Early Encounters with Highwaymen

18-21 June 1698   On Saturday last a great robbery was committed upon Hounslow Heath by 3 highwaymen, who robed the Duke of Northumberland and about 30 persons more, one after another, and attempted to serve at the same rate, the Duke of St Albans, but durst not do it, his Grace being well attended. The Lord Osselston was likewise set upon by the same rogues, but got clear away from them with the loss of 2 horses, which were wounded and are since dead. A Gentleman who was with his Lordship in the coach, was shot, but the bullet went through the sleeve of his coat, wastcoat, and shirt, without offending his arm. They report several cumstances of this robbery, as that the highwaymen were so civil, as to meddle with nothing belonging to the women in the coaches, and to restore to the D. of Northumberland his watch and a purse which was taken from him., íTis said they put all the persons they robbed into a kind of pit, and set one of their gang, to keep them there, till they thought to retire, but these circumstances are, as we intimated, variously reported. (The Post Man)

12-14 January 1699   On Wednesday 2 highwaymen were committed to Newgate, ítis thought they are the same that committed a robbery last Sunday on Hownslow [sic] Heath, one of them is said to be a Gentleman of a good family, who had wished away his estate. (The Post Man)

24-26 January 1699   Yesterday 8 men and two women were executed at Tyburn; amongst them one Higgs for the high-way: He was carried thither in a mourning coach, which was followed by a hearse. One of the women behaved her self very impudently, and seemed no way sensible of her condition; the other seemed very penitent. The body of Higgs was brought back in the hearse; the other 9 were buried in one hole near the gallows. One Herrin was reprieved. And Mr Pheasant, for the rape on Deborah Wise, has obtained His Majestyís most Gracious Pardon, which is now under the Seals. (The Flying Post)

 

 

24-26 January 1699   Yesterday ten of the condemned criminals were executed at Tyburn, viz. 8 men and 2 women, among them a highwayman, who went in a mourning coach, and had a hearse to wait upon him and bring his corps back. (The Post Man)

18-21 February 1699   The close of last week 3 notorious highwaymen were seized at a publick house near Charing Cross and committed, they were betrayed by one of their own gang. (The Post Man)

18-21 February 1699   On Thursday last three notorious highway-men were taken at the Cheshire-Cheese at Charing-Cross; they were discovered by one Mr Farington, and their names are as followeth, viz. Mr John Ovet, who was of the Golden-Farmerís Gang,; one Mr Moor, a butcher, in St Jamesís Market, he is brother to Moor, the tripe-man, who was executed some time since for clipping and coining; and the other is one Rawson, a brick-layer, who lived in Westminster: They are all three sent to Newgate, for committing several robberies in the County of Middlesex, and other counties. (The Post Boy)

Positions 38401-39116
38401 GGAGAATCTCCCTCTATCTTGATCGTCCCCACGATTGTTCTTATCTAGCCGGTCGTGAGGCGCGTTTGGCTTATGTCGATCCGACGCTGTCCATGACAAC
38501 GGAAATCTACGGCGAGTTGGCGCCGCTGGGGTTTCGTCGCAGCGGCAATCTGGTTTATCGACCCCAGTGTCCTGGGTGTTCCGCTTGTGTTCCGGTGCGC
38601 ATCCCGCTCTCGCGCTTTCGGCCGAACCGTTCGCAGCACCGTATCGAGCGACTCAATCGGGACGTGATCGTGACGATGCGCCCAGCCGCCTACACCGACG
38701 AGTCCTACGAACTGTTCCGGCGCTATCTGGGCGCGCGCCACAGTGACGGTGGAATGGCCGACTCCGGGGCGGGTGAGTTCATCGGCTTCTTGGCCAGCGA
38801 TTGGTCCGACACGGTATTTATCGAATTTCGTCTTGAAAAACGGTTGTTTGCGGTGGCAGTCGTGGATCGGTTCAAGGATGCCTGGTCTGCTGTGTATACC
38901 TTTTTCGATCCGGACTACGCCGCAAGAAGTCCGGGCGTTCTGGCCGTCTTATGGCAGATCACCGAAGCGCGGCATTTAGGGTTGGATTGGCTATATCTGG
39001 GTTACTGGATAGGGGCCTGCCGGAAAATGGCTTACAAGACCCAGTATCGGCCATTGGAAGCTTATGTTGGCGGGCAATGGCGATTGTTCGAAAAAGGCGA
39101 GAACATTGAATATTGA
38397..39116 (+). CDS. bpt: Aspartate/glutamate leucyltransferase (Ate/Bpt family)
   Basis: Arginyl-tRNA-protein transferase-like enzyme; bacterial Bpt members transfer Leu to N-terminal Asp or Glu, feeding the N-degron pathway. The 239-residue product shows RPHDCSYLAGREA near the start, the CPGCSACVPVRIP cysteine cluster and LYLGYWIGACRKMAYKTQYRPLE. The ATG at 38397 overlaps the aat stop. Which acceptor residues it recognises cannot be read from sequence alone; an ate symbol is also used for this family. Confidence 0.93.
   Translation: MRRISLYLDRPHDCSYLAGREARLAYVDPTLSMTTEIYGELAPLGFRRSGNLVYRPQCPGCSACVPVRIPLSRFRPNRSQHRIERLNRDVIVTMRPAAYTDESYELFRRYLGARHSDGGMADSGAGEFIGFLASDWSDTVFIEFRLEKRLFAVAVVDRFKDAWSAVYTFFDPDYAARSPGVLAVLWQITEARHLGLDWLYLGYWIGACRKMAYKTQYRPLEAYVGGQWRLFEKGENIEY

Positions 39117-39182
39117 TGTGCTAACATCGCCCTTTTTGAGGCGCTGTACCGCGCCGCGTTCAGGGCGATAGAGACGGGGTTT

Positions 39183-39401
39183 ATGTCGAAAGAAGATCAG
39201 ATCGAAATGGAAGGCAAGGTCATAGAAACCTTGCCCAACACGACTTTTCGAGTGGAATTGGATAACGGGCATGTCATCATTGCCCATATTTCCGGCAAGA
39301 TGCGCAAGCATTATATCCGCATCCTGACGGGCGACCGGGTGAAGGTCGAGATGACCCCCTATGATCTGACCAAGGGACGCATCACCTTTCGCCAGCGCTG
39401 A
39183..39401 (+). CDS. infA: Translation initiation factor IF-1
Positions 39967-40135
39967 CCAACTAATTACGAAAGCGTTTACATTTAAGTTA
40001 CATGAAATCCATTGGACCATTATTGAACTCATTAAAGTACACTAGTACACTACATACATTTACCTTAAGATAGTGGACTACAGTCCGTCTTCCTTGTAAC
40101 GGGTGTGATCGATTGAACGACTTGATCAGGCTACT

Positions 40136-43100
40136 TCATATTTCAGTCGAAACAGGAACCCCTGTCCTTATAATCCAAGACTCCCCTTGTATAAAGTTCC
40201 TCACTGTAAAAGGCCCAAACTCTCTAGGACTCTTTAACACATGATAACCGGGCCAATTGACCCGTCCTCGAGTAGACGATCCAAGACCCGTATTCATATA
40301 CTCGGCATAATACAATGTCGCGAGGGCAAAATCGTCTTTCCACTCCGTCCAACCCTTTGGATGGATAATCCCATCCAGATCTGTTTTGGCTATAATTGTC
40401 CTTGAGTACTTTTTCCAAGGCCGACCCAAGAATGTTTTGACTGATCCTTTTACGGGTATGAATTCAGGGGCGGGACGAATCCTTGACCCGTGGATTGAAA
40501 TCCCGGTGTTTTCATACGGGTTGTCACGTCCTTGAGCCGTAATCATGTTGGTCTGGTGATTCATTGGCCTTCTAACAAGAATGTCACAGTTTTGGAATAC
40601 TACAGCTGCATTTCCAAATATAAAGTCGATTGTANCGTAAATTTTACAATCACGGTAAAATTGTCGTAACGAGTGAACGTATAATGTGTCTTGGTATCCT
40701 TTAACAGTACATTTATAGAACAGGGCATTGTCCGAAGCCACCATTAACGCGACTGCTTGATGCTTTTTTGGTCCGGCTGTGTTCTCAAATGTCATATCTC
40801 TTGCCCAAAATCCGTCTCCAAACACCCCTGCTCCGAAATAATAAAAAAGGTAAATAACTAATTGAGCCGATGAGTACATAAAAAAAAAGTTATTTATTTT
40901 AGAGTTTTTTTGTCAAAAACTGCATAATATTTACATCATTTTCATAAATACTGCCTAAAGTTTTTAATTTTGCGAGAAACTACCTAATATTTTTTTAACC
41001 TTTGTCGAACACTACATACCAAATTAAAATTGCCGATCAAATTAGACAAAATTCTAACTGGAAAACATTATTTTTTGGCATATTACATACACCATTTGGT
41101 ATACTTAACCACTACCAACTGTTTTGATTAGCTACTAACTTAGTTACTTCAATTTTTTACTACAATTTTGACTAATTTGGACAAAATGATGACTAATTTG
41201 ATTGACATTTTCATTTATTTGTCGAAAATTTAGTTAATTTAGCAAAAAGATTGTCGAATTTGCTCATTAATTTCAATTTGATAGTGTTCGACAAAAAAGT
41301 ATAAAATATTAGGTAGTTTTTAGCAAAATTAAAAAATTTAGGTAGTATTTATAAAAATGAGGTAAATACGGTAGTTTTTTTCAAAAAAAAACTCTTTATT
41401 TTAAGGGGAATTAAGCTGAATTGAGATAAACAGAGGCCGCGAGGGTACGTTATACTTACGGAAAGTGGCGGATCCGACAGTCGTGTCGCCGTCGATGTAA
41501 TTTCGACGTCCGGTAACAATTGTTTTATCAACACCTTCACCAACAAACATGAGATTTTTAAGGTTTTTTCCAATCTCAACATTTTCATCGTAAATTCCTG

25-28 February 1699   On Sunday 2 highwaymen were seized at the Red Lyon Inn in White Chappel, and commited to Newgate. (The Post Man)

2-4 May 1699   Mr Moor of St Jamesís Market, condemned last Assizes at Chelmsford for the highway, has obtained a reprieve, by an ingenuous discovery of highway-men and coiners. (The Flying Post)

23-25 May 1699   Last week, in the dusk of the evening 3 high-way men set upon a country farm, and another man, who had been at Oxford to receive money; the farmer and his friend got two of the high-way-men down, but the third coming up, shot the farmer through and killíd him, upon which the other fellow fled to the village, and raisíd the same, who went with them to the place, where they found the farmer dead, and his purse with 16l. a little way from him, but the thieves are not yet heard of; they knew the farmer, for they callíd him by his name, and bid him deliver the 40l. which he had been to receive at Oxford. This was done in Hedington-Heath. (The Post Boy)

(Texts have been modernized with regard to capitalization, italicization, and punctuation, but original spelling has been retained. This edition copyright Rictor Norton. All rights reserved. Reproduction for sale or profit prohibited. These extracts may not be archived, republished or redistributed without the permission of the compiler.)

CITATION: Rictor Norton, Early Eighteenth-Century Newspaper Reports: A Sourcebook, "Early Encounters with Highwaymens", 10 October 2003 <http://grubstreet.rictornorton.co.uk/highway1.htm>


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